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US Army is now officially Gay-Friendly
(Blogmensgo, September 24, 2011) The repeal of the 1993 law banning known gays and lesbians to serve in the Army has been official since September 20, 2011. The repeal was finally ratified on December 18, 2010 and ratified by the Senate two days later by President Barack Obama. Homosexuality and bisexuality can no longer be an excuse for any dismissal in the Army.
With the notable exception of General James F. Amos, supreme commander of the Marines, the U.S. military hierarchy is favorable to the integration of homosexual new recruits. Only ultra-religious lobbies and some Republican members continue to proclaim their opposition to the repeal of gay taboo in the military. The transition to the era of a gay-friendly place, however, has discretion and no special ceremony being planned to mark the event.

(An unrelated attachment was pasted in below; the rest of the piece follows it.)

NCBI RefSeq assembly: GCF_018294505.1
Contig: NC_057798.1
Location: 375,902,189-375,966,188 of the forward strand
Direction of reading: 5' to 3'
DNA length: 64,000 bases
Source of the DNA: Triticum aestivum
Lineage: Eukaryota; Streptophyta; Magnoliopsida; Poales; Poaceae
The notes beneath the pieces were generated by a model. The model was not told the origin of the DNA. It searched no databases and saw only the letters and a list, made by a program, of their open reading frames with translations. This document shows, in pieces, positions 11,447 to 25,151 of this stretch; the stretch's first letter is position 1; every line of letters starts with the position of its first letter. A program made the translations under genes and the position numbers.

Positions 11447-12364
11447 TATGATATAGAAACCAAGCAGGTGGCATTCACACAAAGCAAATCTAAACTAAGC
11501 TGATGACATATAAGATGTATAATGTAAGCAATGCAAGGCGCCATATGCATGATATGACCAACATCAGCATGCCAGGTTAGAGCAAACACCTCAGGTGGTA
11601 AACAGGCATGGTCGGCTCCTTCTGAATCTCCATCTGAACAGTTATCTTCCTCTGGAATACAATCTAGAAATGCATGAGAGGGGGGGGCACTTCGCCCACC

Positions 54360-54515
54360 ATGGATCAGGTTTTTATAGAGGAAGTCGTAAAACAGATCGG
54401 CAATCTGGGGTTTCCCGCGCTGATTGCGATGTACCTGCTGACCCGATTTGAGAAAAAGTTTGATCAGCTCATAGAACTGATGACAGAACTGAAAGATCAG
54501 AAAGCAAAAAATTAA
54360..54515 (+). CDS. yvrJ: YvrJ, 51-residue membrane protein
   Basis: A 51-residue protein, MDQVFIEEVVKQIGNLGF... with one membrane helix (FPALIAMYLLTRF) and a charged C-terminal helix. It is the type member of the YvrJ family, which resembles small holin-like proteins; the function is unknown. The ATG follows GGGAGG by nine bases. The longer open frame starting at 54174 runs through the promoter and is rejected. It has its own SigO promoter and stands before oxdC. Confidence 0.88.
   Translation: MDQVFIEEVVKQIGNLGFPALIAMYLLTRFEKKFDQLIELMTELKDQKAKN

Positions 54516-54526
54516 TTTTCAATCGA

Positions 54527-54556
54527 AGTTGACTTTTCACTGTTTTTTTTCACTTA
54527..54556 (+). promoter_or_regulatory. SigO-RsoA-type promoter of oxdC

The Pentagon is already accepting applications for several weeks from openly gay people, considering that integration will not pose any particular problem, nor is the military coming out of position.
The law thus repealed was called "Don’t ask, don’t tell" because gays could serve in the U.S. Army as long as their homosexuality or bisexuality remained secret. This means that among the approximately 13,500 to 14,000 lesbian and gay soldiers fired because of homosexuality since 1993, some owe their displacement to a denunciation.
Those who have been sacked because of their sexual orientation will again serve in the U.S. Army, subject to request and without that reinstatement is not automatically granted.
[Update September 22, 2011. The first gay wedding of a member of the Army, where a naval officer has just married a civilian. All the details on our blog in Italian.]
Article translated from an article written on our French blog. To view the original article click here.